Bhattacharjee 7a introduction to key indicators

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Bhattacharjee 7a introduction to key indicators

  1. 1. DIETARY ASSESSMENT By Lalita Bhattacharjee Nutritionist Training on Assessment of Nutritional Status 18-22 December 2011 Date : 21 December 2011 Venue: FPMU Meeting Room The Training is organized by the National National Food Policy Capacity Strengthening Programme (NFPCSP) . The NFPCSP is jointly implemented by the Food Planning and Monitoring Unit (FPMU), Ministry of Food and DisasterManagement and Food and Agriculture Organization of the United Nations (FAO) with the financial support of the EU and USAID.
  2. 2. Whoever was the father of adisease, an ill diet was the mother!
  3. 3. OUTLINE Introduction Determinants of food intake and nutritional status National and household food consumption surveys Assessment of individual food and nutrient intakes and nutrient adequacy Food frequency questionnaires, Rapid methods of dietary assessment Validation and Reliability Recommended dietary intake and evaluating nutrient intakes Conclusion
  4. 4. OPTIMAL NUTRITIONALSTATUS Source: Mahan and Stump, 2000
  5. 5. DIETARY ASSESSMENT ANDNUTRITIONAL ASSESSMENT : KEY TERMS A DIETARY ASSESMENT : comprehensive evaluation of a persons food intake. It is one of the established methods of nutritional assessment. Dietary assessment techniques range from food records to questionnaires and biological markers. NUTRITIONAL ASSESSMENT : more comprehensive and includes determining nutritional status by analyzing the individual’s brief socio economic background, medical history, dietary, anthropometric, biochemical, clinical data and drug – nutrient interactions NUTRITIONAL STATUS : measurement of the extent to which an individual’s physiologic need for nutrients is being met NUTRIENT INTAKE : depends on actual food consumption which is influenced by factors such as economic situation, eating behaviour, emotional climate, cultural influences, effects of disease states on appetite and the ability to absorb nutrients NUTRIENT REQUIREMENTS : are determined and influenced by age, sex, BMR, physiological status, activity patterns, physiologic
  6. 6. Dimensions and methods forassessing food security and undernutrition Methods Availability Access to Consumption Utilization of food food of food of nutrients FAO Method Household income& expenditure surveysIndividual food consumption/intake surveysAnthropometry Qualitative measures of food security
  7. 7. Development of clinical deficiency withcorresponding dietary, biochemical and clinical evaluation
  8. 8. Methods of assessing dietaryintake National food supply data Household data Individual data (Food records, 24 hr dietary recall, FFQs, diet histories, food habit questionnaires, combined methods RAP - rapid assessment procedure ( focus groups to gather information on food behaviours, beliefs and intakes)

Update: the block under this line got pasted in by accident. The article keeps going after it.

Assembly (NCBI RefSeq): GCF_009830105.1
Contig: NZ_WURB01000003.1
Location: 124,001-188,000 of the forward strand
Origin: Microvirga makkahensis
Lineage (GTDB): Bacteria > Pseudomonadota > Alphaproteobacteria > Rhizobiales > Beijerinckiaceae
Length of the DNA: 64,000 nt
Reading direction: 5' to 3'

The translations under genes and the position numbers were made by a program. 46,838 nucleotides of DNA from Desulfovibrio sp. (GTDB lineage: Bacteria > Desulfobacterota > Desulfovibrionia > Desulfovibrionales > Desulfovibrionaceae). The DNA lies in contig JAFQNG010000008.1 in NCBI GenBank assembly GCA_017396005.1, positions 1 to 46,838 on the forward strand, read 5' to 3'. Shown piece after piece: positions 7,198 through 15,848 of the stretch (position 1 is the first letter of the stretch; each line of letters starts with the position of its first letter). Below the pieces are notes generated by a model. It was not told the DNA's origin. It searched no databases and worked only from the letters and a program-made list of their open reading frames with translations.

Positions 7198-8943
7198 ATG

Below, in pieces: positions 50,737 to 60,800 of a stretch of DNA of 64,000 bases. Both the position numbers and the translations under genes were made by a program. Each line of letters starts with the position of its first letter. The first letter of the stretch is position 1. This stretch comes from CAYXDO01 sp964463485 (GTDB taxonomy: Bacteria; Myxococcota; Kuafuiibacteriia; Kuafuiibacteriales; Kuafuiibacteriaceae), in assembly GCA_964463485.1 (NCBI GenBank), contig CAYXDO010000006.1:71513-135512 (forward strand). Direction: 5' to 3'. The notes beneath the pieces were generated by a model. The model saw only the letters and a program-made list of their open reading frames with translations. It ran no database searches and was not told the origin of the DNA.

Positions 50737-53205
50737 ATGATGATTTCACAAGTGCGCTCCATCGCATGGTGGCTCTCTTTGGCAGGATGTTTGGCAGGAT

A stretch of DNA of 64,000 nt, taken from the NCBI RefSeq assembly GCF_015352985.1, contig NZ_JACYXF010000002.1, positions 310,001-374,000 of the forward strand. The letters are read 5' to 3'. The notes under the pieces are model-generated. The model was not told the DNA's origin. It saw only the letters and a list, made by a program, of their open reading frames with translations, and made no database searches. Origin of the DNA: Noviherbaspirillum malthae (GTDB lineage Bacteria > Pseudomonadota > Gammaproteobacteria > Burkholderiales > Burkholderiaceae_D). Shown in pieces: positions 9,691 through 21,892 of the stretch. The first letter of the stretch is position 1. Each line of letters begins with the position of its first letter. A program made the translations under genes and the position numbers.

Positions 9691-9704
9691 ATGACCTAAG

9. 9. National and household food consumption Food consumption data collected at national, HH or individual levels Individual intake data required for assessing nutrient adequacy Food supply and HH data can provide useful information Food consumption assessment at national level based on FBS ( per capita availability, no individual variation in food intake) Food supply data useful
  10. 10. SHARE OF FOOD GROUPS AS % OF DIETARY ENERGYSUPPLIES 2007 78 3.5 6.6 2.5 2 2 3.1 2.3 2006 78.1 3.5 7.2 2.71.4 3 2.4 1.7 2005 78.2 4.1 6.6 2.51.7 3 2.2 1.7 2004 80.4 3.1 6.3 2 21.22.8 2.3 2003 82.2 2.4 6 1.9 1.12.81.8 1.8 Year 2002 82.6 2.7 5.4 1.72.11 2.81.7 2001 80.8 3.2 6.8 1.9 2 1 2.61.7 2000 81.6 2.7 6.7 1.8 1 2.71.9 1.6 1999 83.1 2.8 5.2 1.8 1 2.61.7 1.8 1998 79.6 3.2 8.7 1.2 1 2.61.8 1.9 0% 10% 20% 30% 40% 50% 60% 70% 80% 90% 100% Cereal Sugar Oil Roots & Tubers Pulses Fruits & Vegetables Meat, Milk, Egg & Fish Other Source: Adapted from FBS, FAO, 2010
  11. 11. Per capita/d intake of major food items(g)
  12. 12. (En%) of cereals and rice to Bangladesh dietSource/Year Energy Cereal (g) Rice (g) intake (kcal) En % En % 452 440HIES 2005 2238 70% 68% 442 416HIES 2010 2318 66% 64%
  13. 13. DIETARY ASSESSMENT PRINCIPLESAdequacy : a diet that provides enough energy and nutrients to meet the needs according to the recommended dietary intakes/allowances (for healthy and active life)Balance : a diet that provides enough, but not too much of eachtype of food ( adequacy of basic food groups)Variety : a diet that includes a wide selection of foods within eachfood group (dietary diversity/ includes biodiversity – species, varieties, cultivars)Nutrient Density : a diet that includes foods that provide the most nutrients for the least number of calories (nutrient dense foods)Moderation : A diet that limits intake of foods high in sugar and fat (nutrient intake goals/guidelines)